Oakland at Houston: I love how everyone is writing this game off, the Mexico City rematch, because it features a team with an injured starting QB (Oakland) and a team with one of the worst starting QBs this season (Houston). It’s almost like QBs are the only thing to watch in the playoffs! Never mind the fact that, for the second year in a row, 8 QBs who passed for at least 4,000 yards played for teams that failed to qualify for the postseason. The Raiders are terrible on defense and somehow managed to finish dead last in the NFL in sacks despite the presence of edge rushers Khalil Mack (11.0 sacks, 5 forced fumbles) and Bruce Irvin (7.0 sacks, 6 forced fumbles); the rest of Oakland’s defense had 7.0 sacks for the entire season. But Oakland should be able to stick with the run to protect rookie QB Connor Cook, even with Pro Bowl LT Donald Penn injured, while they wait for Houston QB Brock Osweiler to make the big mistake in the middle of the field.
Detroit at Seattle: The Lions made the playoffs, which is glorious, because their success makes no damn sense. Detroit trailed in the 4th quarter in all but one game this season, and they still haven’t had a 100-yard rusher since hiring Jim Caldwell as head coach in 2014. The last time the Lions won a playoff game was in the 1991 postseason, and the last time they won a playoff game on the road was in 1957! And they get to go to Seattle, where the Seahawks went 7-1 this season, have won 9 postseason games in a row at home dating back to the 2005 playoffs, and beat the Lions in 2015 on Monday Night Football on a controversial non-call. The Seahawks offensive line is notoriously bad, but it remains to be seen if the Lions and their bottom-five pass rush and worst pass defense in the league can take advantage of it.
Miami at Pittsburgh: This is a rematch of a Week 6 matchup that saw the Dolphins bludgeon the Steelers on both sides of the ball in Miami. Dolphins RB Jay Ajayi had the first of what turned out to be 3 200-yard rushing games, while Miami tore Pittsburgh QB Ben Roethlisberger’s meniscus in what turned out to be a 30-15 victory. Miami would lose QB Ryan Tannehill to a sprained knee in December, but QB Matt Moore has been solid in helping the Dolphins clinch their first postseason berth since 2008. Pittsburgh will have Roethlisberger, RB Le’Veon Bell, and WR Antonio Brown at full health for the first time in the postseason, with Bell making his first postseason appearance ever. Bell will likely be the difference maker at Heinz Field, as the Dolphins allowed 145.1 scrimmage yards per game to RBs this season – the 5 teams that allowed more than that this season all missed the postseason.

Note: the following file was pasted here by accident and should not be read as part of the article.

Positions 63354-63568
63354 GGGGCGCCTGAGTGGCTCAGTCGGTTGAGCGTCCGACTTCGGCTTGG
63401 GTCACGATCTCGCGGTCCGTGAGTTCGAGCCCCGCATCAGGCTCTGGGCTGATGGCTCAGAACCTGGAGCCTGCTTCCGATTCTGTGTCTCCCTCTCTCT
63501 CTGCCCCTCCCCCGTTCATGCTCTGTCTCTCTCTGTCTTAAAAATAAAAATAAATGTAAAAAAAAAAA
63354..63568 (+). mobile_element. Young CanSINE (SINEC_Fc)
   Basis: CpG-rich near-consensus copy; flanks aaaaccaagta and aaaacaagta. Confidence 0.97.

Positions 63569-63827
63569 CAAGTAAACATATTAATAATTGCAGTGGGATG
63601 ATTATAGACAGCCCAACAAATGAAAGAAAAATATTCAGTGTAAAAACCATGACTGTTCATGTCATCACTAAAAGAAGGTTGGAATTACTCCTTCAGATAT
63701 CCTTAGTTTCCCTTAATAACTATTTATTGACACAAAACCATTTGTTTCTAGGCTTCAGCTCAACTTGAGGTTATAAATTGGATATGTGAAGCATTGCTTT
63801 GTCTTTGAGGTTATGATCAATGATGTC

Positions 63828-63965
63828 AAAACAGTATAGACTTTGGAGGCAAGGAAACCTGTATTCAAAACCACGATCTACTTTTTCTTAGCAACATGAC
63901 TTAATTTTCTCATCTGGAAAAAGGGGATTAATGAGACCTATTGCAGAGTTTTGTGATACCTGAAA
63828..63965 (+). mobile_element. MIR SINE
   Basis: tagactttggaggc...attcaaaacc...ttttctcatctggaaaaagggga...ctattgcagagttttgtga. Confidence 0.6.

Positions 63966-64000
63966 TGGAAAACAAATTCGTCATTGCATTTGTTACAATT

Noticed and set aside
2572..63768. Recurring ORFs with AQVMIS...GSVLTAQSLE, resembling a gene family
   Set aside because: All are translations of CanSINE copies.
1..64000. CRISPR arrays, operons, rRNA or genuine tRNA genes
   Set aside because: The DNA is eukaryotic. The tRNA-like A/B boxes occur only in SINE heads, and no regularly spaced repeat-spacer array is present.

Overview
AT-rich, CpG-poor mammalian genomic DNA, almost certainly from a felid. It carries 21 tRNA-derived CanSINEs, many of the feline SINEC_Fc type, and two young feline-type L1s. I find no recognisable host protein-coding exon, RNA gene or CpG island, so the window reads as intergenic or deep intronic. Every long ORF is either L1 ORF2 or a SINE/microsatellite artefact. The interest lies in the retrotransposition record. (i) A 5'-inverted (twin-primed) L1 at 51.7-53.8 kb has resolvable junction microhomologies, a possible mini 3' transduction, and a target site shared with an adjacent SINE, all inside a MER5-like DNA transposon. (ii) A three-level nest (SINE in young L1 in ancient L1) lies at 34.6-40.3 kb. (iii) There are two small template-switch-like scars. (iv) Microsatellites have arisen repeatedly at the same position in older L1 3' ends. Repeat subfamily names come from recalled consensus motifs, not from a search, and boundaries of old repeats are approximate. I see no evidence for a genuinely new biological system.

New York Giants at Green Bay: This game here is the Game of the Week, and every time these teams matched up in the playoffs, the winner has gone on to win either the Super Bowl or NFL Championship. The last two times, the winner has been New York, with QB Eli Manning going to Lambeau Field in the 2011 and 2007 postseasons and winning both times. That said, Manning had a typically pedestrian season despite his overhyped WR corps, a unit that caught only 7 of Manning’s 22 passes for a measly 70 yards in a Week 5 loss at Green Bay. The Packers secondary was banged up in that game too, and QB Aaron Rodgers threw 2 INTs to Giants Pro Bowl CB Janoris Jenkins – if anything, the Packers secondary will have CB Damarious Randall available, while Rodgers has been the best passer in the league during Green Bay’s 6-game winning streak to close the season, throwing 15 TD passes without an INT. The Giants have the 2nd-best scoring defense in the NFL and the 2nd-best pass defense – but they get the least points in the league from their run game, so it will be challenging for their bottom-10 offense to keep up with Rodgers at home, especially if New York’s pass rush doesn’t force some turnovers.